Researchers have uncovered a new molecular mechanism whereby human cells protect their genome from the detrimental effect of UV radiation and govern DNA replication in cellular mitosis, which, when it malfunctions, leads to harmful results.
The study, from the Sbarro Institute for Cancer Research and Molecular Medicine at Temple University in Philadelphia, investigated the function of NONO, a multifunctional cellular protein, in the cellular response to UV radiation and its role in the growth of cancerous tumors and lesions. UV radiation causes harmful DNA lesions and carcinogenesis, representing the main risk factor for skin cancers and melanoma.
The study appeared last month in the advanced online publication of Oncogene, a leading journal in cancer research from the Nature Publishing Group.
Normally, cells respond to radiation-induced DNA damage by activating different 'checkpoints' which stall the cell cycle and activate DNA repair pathways, preventing the damaged DNA from erroneously replicating in the S (DNA synthesis) phase, or transmitting to daughter cells during mitosis. When the function of the NONO protein is silenced, the cell's 'checkpoint' response is impaired. NONO-silenced cells, compared with control cells, fail to activate cell cycle checkpoints, continue to synthesize DNA, and fail to activate the biochemical cascade of events ultimately leading to DNA repair. Further supporting the finding that NONO is involved in this cellular response, the authors found that, in healthy cells, NONO localizes at the sites of DNA damage where it enables the actions of other proteins which are key to the DNA repair process.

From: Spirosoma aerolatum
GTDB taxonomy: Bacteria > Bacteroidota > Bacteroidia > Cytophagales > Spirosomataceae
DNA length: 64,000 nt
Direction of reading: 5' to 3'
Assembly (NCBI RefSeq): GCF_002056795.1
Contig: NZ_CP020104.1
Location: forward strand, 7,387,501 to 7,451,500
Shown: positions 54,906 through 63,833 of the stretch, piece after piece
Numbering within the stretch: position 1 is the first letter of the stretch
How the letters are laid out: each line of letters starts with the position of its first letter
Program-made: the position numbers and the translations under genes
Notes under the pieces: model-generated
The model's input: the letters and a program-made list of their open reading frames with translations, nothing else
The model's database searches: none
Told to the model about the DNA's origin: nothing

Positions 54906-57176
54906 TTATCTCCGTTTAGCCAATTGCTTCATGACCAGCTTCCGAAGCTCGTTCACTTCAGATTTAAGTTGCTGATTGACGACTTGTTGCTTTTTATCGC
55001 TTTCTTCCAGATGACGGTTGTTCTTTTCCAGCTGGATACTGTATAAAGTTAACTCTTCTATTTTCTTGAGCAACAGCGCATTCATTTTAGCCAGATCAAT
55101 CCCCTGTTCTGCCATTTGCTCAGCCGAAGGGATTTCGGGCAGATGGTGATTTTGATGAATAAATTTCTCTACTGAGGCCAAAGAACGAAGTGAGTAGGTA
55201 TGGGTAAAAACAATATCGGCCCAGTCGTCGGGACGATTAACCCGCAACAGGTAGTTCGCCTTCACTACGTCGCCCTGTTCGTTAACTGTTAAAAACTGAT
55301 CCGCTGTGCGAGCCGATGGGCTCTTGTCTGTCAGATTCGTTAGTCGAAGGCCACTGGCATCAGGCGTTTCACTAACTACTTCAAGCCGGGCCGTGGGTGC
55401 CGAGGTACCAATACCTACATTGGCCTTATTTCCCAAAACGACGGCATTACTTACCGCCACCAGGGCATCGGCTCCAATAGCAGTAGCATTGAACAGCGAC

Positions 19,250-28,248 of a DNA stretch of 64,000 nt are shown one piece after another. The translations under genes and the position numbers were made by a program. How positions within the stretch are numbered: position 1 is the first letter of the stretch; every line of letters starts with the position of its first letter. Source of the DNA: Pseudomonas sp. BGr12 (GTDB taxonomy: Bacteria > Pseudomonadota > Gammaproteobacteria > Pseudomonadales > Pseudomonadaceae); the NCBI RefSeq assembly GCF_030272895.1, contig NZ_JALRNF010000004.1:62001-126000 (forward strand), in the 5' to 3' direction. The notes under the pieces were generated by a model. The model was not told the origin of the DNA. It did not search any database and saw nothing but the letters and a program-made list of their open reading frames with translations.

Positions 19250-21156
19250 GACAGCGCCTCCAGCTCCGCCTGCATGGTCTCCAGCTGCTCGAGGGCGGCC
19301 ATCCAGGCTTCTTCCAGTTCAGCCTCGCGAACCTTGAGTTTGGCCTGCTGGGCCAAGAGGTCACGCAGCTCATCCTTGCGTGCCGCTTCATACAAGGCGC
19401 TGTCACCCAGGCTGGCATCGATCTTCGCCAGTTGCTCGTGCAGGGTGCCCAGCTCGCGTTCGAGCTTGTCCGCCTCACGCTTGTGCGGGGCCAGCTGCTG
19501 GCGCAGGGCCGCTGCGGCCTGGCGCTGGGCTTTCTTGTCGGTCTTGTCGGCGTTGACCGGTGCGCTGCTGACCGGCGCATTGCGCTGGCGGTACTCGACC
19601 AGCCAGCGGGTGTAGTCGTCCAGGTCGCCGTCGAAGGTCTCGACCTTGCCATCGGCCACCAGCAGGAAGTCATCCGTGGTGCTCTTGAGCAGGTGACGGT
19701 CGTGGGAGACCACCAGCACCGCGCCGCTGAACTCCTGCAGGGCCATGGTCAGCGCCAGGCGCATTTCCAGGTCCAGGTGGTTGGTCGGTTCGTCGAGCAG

"Our study provides an important missing link which contributes to further dissecting the complex cascade of events that orchestrate the cellular response to DNA damage," says Luigi Alfano, PhD of the National Cancer Institute of Naples- Pascale Foundation - CROM- Cancer Research Center of Mercogliano, Italy and lead author of the study.
"Considering that many studies are identifying NONO alterations in cancer, our findings will likely help to shed light on the molecular mechanisms of tumorigenesis, especially in tumor types like melanoma, in which exposure to UV radiation plays such a prominent part. Our work also provides the preclinical framework supporting the development of new agents targeting NONO that could be used to sensitize cancer cells to a variety of drugs that cause DNA damage, such as common chemotherapy agents," states Francesca Pentimalli PhD from the National Cancer Institute of Naples, who co-authored the study with Antonio Giordano, MD, PhD, Director and Founder of the of the Sbarro Institute for Cancer Research and Molecular Medicine, at Temple University, Philadelphia.
Sbarro Health Research Organization